Performance Improvement People used various behavioural analysis techniques to measure and understand the behavioural norms present in the combined team.  These norms could then be used as a basis for identifying hot spots and weak points, which in turn provided a practical understanding of inefficiencies in execution.

Many of the tools used are widely available, and primarily used within the context of recruitment, assessment and personal development.  We chose to apply them within the context of project delivery, using the data to develop the project execution model rather than for individual development.
The diagnostic tools included work-related activities such as psychometric analysis, creating and delivering practice scenario discussions, carrying out meeting audits, work-process analysis, team workshops sessions and site-based fabrication maintenance ‘mock-up’ exercises.
The overall impact was to allow the leadership team to truly understand the norms in their business and how they may impact on future work, especially joint project delivery, as well as giving key team members the opportunity to understand the impact of their own behaviours on others around them. In turn this lead to greater efficiency through improved communication, reduction in duplication of work, clearer processes, more effective meetings and reduced overall meeting footprint.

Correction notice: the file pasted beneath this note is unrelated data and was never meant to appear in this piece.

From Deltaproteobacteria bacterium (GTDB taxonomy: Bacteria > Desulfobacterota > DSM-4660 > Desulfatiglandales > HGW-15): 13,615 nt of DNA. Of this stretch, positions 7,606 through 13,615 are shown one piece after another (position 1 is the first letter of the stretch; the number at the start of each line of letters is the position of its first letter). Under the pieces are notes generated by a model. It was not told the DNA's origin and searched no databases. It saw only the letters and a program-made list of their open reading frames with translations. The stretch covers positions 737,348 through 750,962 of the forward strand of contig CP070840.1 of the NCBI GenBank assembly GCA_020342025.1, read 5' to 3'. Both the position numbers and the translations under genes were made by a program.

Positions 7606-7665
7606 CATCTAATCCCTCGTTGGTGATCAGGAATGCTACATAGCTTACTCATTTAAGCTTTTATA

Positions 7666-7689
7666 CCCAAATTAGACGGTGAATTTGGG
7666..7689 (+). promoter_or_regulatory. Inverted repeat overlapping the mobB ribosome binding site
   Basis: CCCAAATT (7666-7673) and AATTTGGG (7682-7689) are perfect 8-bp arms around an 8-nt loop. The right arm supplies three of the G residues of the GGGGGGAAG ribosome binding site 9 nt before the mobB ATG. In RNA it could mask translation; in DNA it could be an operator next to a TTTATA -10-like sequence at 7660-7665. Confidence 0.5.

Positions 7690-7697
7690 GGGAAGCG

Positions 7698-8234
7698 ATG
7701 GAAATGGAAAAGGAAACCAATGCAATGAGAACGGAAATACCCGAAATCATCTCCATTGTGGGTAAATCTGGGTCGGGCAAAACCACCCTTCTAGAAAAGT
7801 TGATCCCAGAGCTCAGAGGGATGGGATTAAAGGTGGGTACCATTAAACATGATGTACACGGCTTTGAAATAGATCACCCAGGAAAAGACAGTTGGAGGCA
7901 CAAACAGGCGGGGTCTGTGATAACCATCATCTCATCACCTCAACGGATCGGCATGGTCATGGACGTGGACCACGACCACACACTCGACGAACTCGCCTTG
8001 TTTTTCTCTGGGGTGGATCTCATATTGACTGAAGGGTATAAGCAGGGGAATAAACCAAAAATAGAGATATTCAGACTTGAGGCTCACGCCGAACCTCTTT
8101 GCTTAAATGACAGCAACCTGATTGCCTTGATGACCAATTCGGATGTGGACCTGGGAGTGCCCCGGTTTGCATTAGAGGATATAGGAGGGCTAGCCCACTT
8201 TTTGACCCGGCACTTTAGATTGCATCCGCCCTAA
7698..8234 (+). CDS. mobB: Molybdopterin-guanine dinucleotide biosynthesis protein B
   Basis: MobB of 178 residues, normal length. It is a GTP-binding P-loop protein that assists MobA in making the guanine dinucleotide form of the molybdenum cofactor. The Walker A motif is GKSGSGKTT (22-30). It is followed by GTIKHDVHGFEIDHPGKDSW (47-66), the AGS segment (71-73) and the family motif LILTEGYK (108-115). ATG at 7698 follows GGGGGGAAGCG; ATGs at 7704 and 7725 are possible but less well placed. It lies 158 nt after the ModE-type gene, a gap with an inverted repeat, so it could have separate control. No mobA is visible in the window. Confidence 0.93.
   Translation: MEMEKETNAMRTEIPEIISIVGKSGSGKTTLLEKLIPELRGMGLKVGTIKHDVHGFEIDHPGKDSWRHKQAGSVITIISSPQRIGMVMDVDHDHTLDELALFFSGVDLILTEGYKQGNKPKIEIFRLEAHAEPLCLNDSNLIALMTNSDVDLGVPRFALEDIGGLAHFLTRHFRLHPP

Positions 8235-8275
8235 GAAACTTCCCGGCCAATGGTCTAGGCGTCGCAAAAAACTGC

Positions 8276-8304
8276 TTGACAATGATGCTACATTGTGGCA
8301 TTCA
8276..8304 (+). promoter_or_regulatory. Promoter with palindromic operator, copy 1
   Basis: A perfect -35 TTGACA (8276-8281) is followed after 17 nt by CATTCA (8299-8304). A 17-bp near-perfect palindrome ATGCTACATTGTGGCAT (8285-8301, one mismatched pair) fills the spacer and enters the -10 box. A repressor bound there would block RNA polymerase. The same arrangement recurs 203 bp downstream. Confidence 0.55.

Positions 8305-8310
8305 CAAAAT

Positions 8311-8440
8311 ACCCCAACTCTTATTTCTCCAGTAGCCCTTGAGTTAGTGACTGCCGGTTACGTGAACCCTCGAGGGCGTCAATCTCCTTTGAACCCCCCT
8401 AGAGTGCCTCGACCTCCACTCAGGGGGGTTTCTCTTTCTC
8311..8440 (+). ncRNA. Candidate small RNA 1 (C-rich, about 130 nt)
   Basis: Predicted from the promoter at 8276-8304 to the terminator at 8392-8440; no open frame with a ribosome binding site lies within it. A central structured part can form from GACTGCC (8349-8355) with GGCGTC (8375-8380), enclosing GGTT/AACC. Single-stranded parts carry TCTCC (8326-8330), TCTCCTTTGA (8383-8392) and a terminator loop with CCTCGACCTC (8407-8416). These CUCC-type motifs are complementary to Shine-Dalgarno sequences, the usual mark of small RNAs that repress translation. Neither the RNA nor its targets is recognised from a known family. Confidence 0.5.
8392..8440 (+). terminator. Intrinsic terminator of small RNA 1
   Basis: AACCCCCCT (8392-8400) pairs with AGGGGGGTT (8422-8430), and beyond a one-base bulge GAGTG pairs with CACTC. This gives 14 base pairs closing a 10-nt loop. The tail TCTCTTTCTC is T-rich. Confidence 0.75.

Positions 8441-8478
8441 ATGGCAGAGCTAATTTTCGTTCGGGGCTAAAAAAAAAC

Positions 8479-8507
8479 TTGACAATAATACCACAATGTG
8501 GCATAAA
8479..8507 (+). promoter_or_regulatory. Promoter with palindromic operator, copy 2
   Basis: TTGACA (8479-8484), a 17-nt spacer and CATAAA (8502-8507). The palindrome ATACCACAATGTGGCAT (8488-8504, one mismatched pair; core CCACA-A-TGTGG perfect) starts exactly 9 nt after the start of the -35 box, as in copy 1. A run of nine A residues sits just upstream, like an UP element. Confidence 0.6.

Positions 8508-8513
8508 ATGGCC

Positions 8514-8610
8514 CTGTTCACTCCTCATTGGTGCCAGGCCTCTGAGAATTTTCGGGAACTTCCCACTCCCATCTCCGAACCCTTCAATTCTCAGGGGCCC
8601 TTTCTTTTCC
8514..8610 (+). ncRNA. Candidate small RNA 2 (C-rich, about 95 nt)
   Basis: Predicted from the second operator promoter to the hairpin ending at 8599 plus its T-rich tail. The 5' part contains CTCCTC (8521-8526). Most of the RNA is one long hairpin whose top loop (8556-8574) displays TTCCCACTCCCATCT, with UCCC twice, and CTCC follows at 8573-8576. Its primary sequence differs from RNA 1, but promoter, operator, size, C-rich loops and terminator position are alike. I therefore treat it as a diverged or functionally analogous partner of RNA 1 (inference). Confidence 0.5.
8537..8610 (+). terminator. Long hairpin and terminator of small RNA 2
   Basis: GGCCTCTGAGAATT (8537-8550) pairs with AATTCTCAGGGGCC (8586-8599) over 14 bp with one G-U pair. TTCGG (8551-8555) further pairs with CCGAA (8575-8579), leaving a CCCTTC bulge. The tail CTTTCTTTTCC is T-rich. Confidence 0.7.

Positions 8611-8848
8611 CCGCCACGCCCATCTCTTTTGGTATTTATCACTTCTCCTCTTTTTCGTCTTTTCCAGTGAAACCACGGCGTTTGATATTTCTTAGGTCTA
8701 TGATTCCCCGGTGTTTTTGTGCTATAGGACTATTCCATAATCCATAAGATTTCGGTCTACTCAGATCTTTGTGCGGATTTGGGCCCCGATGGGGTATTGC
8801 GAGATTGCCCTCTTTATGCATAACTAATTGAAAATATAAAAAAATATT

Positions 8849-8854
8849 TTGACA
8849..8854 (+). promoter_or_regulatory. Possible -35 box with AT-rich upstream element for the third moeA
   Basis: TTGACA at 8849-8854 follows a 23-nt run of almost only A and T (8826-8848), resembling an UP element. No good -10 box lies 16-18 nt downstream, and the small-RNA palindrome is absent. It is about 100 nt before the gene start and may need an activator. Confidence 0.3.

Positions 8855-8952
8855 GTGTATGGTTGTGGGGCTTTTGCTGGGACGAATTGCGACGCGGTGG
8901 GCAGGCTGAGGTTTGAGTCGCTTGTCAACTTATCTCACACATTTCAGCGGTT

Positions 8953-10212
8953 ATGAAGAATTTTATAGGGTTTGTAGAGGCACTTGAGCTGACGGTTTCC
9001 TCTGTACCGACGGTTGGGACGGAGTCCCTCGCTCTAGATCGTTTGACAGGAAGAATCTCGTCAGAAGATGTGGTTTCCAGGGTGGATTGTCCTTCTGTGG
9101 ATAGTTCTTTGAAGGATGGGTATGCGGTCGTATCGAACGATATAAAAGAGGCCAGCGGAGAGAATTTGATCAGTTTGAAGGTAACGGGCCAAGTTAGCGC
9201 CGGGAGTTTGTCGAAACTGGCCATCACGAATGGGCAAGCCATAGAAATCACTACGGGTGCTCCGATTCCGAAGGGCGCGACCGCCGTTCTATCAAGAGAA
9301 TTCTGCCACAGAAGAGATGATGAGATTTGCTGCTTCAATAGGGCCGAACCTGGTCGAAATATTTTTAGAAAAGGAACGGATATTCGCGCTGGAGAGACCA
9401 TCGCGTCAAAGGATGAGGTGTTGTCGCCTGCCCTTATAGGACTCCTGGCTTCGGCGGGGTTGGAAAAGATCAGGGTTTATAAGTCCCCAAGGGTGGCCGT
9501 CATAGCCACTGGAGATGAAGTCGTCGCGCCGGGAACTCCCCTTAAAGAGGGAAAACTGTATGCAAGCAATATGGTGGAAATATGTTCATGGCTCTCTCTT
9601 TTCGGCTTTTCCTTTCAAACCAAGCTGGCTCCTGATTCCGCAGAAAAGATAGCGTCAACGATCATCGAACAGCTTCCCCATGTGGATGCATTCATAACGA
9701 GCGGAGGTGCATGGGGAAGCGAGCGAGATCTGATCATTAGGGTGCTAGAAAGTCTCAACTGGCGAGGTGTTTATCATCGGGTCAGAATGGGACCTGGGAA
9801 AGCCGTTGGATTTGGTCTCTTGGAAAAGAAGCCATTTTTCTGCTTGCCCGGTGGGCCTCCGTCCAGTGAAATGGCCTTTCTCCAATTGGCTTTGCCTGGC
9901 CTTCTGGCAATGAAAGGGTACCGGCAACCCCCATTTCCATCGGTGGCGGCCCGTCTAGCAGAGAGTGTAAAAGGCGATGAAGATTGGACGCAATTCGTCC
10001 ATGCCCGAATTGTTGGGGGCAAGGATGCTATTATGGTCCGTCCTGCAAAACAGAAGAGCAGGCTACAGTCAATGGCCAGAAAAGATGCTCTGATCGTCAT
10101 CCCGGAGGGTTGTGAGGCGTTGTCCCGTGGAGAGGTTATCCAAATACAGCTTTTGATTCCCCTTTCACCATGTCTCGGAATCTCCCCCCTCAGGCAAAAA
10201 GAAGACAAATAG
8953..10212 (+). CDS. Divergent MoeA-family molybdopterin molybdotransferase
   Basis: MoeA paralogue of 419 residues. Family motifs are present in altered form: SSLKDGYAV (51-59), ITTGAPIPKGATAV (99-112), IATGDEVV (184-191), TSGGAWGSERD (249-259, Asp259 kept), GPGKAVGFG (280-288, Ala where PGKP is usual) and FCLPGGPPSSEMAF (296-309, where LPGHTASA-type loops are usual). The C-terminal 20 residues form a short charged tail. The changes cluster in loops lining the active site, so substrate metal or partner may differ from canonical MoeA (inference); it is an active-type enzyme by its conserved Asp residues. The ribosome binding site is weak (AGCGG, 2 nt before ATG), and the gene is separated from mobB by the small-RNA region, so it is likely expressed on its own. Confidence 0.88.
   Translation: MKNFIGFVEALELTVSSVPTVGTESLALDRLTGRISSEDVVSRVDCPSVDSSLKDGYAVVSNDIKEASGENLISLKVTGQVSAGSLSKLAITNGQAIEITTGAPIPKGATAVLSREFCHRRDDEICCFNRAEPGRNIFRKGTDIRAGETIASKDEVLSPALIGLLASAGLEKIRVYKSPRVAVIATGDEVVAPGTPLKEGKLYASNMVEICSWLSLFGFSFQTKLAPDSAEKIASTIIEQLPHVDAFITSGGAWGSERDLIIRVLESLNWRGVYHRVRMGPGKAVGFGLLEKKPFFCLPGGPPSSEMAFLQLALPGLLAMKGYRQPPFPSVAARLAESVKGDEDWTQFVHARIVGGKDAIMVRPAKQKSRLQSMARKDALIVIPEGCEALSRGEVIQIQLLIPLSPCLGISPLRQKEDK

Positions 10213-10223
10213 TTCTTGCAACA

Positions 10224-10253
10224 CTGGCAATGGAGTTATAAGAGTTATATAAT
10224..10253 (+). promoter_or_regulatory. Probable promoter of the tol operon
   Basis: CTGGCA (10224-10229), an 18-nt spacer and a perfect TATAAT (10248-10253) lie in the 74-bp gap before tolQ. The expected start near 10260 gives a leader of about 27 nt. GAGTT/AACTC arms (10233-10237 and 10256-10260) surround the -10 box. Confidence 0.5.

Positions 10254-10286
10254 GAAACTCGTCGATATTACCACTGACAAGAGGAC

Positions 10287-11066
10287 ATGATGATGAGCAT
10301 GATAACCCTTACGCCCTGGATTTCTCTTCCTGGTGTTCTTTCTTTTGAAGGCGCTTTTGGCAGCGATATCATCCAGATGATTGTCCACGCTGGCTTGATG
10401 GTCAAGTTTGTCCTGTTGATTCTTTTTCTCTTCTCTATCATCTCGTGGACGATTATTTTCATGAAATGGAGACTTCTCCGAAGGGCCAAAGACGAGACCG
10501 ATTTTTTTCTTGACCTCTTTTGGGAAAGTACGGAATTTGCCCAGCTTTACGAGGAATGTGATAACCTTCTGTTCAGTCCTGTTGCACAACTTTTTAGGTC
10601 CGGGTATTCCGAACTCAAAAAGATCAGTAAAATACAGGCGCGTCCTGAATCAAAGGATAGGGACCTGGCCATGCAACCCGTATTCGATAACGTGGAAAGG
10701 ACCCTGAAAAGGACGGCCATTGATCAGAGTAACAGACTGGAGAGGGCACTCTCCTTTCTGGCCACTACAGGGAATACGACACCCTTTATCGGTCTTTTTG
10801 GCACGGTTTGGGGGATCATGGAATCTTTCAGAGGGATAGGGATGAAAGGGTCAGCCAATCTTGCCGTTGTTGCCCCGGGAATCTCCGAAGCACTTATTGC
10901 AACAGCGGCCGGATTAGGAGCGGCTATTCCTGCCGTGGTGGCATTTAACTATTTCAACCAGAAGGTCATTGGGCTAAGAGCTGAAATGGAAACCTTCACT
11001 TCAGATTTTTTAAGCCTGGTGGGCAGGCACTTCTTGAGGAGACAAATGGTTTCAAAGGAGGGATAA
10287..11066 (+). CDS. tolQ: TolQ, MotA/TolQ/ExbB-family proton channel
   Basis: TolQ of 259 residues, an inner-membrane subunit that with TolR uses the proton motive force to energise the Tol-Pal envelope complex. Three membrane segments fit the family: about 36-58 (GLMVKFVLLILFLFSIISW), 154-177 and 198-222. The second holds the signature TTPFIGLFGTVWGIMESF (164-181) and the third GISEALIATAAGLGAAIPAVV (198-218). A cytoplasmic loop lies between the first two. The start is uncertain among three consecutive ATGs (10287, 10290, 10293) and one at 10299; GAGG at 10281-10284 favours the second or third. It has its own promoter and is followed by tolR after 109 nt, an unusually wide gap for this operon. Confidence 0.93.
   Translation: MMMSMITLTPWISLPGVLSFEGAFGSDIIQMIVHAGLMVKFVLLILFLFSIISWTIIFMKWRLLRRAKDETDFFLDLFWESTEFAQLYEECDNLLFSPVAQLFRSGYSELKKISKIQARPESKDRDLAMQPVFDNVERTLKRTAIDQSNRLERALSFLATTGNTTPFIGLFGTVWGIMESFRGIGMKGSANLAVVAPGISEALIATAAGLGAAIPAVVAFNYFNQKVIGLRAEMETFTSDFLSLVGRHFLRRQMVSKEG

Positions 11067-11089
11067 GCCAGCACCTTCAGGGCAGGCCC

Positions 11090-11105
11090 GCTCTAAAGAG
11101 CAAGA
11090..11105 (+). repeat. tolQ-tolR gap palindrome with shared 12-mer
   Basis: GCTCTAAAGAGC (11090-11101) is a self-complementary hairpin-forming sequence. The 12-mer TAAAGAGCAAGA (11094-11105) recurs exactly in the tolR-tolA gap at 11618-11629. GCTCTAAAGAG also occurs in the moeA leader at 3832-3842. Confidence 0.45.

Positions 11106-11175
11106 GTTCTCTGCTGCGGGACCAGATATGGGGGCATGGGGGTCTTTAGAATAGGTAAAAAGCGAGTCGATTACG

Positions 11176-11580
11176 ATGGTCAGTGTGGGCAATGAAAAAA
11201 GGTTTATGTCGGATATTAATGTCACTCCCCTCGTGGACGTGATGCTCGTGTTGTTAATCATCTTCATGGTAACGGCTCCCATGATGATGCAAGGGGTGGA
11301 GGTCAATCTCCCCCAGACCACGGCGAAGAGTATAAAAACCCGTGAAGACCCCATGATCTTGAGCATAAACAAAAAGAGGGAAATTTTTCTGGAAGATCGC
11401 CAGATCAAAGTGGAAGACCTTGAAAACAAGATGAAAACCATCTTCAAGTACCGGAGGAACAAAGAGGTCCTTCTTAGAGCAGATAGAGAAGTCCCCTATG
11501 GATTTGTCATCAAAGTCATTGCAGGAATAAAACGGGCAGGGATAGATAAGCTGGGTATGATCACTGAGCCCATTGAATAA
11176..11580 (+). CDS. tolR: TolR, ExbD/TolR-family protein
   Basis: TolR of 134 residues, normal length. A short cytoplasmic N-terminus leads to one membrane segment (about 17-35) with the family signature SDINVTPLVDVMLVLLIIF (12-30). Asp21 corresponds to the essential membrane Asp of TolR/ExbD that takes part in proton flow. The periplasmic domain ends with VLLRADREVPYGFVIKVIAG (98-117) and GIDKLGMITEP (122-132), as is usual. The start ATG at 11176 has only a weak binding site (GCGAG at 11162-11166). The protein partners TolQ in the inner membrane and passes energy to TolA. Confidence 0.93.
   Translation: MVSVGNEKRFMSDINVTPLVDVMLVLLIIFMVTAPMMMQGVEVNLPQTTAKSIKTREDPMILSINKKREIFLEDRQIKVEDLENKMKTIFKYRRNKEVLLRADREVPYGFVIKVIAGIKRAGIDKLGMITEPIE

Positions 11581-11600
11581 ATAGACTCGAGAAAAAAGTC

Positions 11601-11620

Contact: Morna Ronnie (

ConocoPhillips – Tackling the unique challenges of decommissioning in a mature basin in a cost competitive environment

Submitted by ConocoPhillips


The company’s 2014 plugging and abandonment campaign in the Southern North Sea focused on 15 offshore wells across a 541 day work programme. Thanks to the teams adopting a campaign approach to the tasks in hand, proactively engaging with personnel, working collaboratively with vendors and continually challenging assumptions, it only took 435 days. This resulted in costs being reduced by 35%. The learnings from this campaign are now being shared widely across the industry and the approach continues throughout ConocoPhillips’ ongoing Southern North Sea plugging and abandonment/decommissioning campaign.